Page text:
According to the sign the trees are “a botanical mystery.”  And indeed they are.  But I mention them here for another reason.


In the Crooked Forest!

After posting this photo on Facebook and describing my own experience–bodily sensations, batteries being drained, cell service immediately ending, etc. – I received numerous replies telling similar tales. People not only shared their experiences but they also explained their rationale for the mysterious trees.

A Google search amplified the plethora of local folklore ten-fold.  The explanations for said forest ranged from alien urine, to energy vortexes, to bacteria.

Regardless of the reason why these trees grow they way they do, the effect of their peculiarity in terms of culture, is a stark reminder of the importance of place in local folklore.  In this instance, this tiny grove of trees is the source of countless stories and tall tales.  This grove of unusual trees is a microcosmic example of how local folklore defines a people and community.

The stories we tell about geographical phenomena, old buildings, landmarks of various sorts, places of significance in general, all help to form and define our communities.  They tie people together via experience and belief and create micro-cultures that contribute to  a larger, more diverse macro-culture.



Making Origami Boats at “Arts in the Park”

One of the Culture Days projects I am facilitating is a collaboration between Rockin’ Beach,  Arts in the Park Festival, Rockglen Library and Rockglen School.  We are going to make origami boats during the summer and early fall.  Then on the Culture Days weekend, we will put a small candle in them and set them afloat on Fife Lake during a dusk gathering at Rockglen Beach.

The kick-off for this project took place at the Arts in the Park Festival (June 14) at Rockglen School.  This wonderful little festival included all genres of art: live music, award winning authors, painters, knitters, quilting, photography and more.

I nestled in between an incredible Fibre/Earth Art display that investigated the aesthetics of decomposition on fibre and a young entrepreneur who aspires to be a ‘nail artist.’  And judging from the continuous line of customers I’d say that ten year old is well on her way to actualizing her dream.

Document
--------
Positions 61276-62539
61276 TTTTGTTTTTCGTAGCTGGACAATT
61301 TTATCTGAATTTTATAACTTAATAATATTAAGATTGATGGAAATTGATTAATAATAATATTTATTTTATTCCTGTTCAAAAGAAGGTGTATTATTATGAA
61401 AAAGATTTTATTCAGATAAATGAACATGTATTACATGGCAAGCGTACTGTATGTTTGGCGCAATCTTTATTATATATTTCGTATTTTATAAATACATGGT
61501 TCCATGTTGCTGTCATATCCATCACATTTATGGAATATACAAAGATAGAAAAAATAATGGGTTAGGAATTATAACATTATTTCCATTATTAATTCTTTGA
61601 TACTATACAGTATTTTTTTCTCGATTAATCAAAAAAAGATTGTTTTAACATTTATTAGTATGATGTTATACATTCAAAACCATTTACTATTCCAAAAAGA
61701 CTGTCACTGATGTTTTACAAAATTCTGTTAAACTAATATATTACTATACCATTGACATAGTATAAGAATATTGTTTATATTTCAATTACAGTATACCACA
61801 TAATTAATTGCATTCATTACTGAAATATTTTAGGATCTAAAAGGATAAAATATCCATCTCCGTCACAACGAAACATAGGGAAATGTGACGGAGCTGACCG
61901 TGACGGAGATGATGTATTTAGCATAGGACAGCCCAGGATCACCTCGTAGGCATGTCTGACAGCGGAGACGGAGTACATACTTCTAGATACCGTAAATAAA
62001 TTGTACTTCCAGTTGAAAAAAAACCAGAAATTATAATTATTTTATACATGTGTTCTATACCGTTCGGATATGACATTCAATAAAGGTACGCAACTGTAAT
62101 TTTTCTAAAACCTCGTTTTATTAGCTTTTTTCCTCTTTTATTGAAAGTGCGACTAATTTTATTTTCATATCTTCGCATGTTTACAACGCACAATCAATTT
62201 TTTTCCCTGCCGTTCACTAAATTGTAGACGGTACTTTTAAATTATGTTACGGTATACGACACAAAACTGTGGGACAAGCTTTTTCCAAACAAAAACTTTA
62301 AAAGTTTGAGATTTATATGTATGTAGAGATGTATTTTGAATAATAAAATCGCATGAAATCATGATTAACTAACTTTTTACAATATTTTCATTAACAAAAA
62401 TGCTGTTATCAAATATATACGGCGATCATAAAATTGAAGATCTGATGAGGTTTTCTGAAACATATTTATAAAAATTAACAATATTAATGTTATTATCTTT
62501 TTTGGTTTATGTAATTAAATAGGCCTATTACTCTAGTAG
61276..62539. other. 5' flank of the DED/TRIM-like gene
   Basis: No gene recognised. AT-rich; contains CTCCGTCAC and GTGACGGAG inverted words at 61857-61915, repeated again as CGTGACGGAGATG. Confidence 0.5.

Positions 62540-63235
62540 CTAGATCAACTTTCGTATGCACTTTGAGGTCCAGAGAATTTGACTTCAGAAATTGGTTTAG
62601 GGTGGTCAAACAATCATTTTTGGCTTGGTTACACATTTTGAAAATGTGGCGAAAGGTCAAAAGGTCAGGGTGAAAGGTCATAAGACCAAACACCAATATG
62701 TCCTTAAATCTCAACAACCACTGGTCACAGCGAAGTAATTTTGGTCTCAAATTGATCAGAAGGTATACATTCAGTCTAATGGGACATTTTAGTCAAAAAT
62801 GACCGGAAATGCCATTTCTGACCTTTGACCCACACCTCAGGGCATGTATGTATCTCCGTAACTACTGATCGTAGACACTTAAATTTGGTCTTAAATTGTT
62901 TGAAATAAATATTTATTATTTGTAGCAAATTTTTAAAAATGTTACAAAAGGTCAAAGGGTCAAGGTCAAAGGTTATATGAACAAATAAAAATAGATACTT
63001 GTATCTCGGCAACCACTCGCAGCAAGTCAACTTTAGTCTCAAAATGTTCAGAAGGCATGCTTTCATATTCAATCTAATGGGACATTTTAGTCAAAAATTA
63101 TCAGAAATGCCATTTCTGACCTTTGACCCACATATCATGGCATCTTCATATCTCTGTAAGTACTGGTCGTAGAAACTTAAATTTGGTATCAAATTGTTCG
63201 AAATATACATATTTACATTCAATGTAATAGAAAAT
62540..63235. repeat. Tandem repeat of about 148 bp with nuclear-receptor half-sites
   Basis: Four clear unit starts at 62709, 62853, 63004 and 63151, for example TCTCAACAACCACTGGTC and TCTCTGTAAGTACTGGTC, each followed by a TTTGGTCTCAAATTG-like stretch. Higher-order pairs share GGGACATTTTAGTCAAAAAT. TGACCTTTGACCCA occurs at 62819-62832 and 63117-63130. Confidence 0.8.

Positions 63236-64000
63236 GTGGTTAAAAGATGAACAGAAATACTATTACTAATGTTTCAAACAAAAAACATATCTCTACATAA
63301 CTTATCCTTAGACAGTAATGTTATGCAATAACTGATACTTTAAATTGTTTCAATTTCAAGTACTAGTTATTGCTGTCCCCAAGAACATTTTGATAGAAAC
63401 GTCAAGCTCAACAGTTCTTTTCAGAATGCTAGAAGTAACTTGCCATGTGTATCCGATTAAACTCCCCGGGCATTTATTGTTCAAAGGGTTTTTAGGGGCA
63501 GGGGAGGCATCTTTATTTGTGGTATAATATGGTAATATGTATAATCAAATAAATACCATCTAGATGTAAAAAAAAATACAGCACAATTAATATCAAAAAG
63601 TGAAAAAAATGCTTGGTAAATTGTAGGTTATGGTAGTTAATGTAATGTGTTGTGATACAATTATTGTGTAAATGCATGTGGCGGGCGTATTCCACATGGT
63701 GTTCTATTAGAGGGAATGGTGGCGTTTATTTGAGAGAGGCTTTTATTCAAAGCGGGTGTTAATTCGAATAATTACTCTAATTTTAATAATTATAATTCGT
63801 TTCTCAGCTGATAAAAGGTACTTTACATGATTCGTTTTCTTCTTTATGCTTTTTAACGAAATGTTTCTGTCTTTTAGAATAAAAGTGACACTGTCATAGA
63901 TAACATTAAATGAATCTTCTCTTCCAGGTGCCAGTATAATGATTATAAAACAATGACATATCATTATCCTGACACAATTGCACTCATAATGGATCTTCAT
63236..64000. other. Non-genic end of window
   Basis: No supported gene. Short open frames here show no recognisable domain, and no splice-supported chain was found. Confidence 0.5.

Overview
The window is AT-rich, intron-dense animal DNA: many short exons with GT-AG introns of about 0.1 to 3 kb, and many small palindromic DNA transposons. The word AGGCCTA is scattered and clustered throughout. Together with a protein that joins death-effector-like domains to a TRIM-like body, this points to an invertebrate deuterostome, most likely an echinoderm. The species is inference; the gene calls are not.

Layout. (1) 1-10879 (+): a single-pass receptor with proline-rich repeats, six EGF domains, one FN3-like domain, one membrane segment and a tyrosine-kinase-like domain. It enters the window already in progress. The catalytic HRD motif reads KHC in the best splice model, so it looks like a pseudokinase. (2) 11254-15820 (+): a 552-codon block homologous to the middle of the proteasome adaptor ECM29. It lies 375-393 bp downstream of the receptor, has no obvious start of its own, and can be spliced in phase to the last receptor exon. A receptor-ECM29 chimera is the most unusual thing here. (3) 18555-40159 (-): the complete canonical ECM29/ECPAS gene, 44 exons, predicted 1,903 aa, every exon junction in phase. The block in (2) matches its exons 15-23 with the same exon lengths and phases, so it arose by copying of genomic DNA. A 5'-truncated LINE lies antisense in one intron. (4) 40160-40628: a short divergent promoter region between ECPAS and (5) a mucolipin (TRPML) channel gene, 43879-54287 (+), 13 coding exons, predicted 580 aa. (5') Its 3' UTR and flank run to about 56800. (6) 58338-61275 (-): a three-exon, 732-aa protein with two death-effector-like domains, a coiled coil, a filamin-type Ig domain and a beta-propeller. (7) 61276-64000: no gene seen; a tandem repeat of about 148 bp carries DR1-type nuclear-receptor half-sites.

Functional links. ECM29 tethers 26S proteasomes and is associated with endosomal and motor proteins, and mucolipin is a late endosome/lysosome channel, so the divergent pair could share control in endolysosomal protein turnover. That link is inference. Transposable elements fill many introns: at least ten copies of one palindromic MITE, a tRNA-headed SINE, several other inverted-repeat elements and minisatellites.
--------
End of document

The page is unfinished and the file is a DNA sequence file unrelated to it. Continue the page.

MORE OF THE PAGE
I had approximately 20 people stop and make a boat, and I’m sure I talked to at least another twenty about our endeavours.

Many from an older generation stopped to tell me they had made such boats in school, and that they could remember it clearly.


Making origami boats!


Even fun for the boys!

I have made plans to return to the community a couple more times to carry-out more workshops: once in the Regional Library and once at the School.

Come join us!  And watch for the boats during Culture Days!


Planting the Pallet Garden

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(photo credits: Kim Wilchynski)

Once the pallets were set in place, the Grade 1 & 2 classes of JH Moore set about planting the seeds they had sprouted the previous month, as well as new seeds from packets.

Low laying plants or ‘greens’ (such as lettuce, swiss char, spinach, beets, etc.) were planted in the horizontal pallets. Trailing or ‘vine’ plants (such as peas and beans) were planted in the vertical pallet planters.


Painting Tires

Painting tires by Karlie King Painting tires 3 by Karlie King Painting tires 2 by Karlie KingYesterday and today we are painting tires!

It’s been raining the last couple days that I went to Lashburn, so we haven’t been able to work on our vegetable garden as planned. So we changed our focus, moved indoors, and began painting tires in preparation for our tire planter garden.

But, first the students needed to learn some colour theory: primary colours, colour mixing, the colour wheel, cross-complimentary, etc

The Pallet Garden Takes Shape

The pallet garden at JH Moore School in Lashburn is coming together.  Despite the weather, we carried on in our endeavour June 6, 9, & 10.

First, we laid out the pallets on the front lawn and organized them according to colour, shape, and wood type.  Then, after watching a demonstration on how to turn the pallet into a planter the students broke off into groups of four or five and began to emulate the demonstration they just witnessed.  The lessons learned in this simple demonstration and reenactment were many–simple things like how to lift, how to hammer, how to measure, how to cooperate, and so on.

I’m guessing the students would say the highlight of this phase of the garden was hammering.  They were thrilled to learn and ‘be allowed to’ use this hand tool.  So enthralled were they with this aspect of the project that the slight hail storm went virtually unnoticed.

In terms of intangible culture, I underestimated the significance of things like hammering.  A few of the students had held a hammer before, had struck a nail.  Most, however, had never done such things.  In terms of heritage, where would we be without ‘hammering’?  Many, if not all, of the heritage buildings on our prairies (old barns and farm houses) were constructed by hand.  And the early fences that shape and define this province, they too were constructed with hammer in hand.

Bearing this in mind, it gave me a strange feeling of nostalgia to watch these youth eagerly learn to hammer.  To try and try again without frustration, to strike that tiny spoke of metal.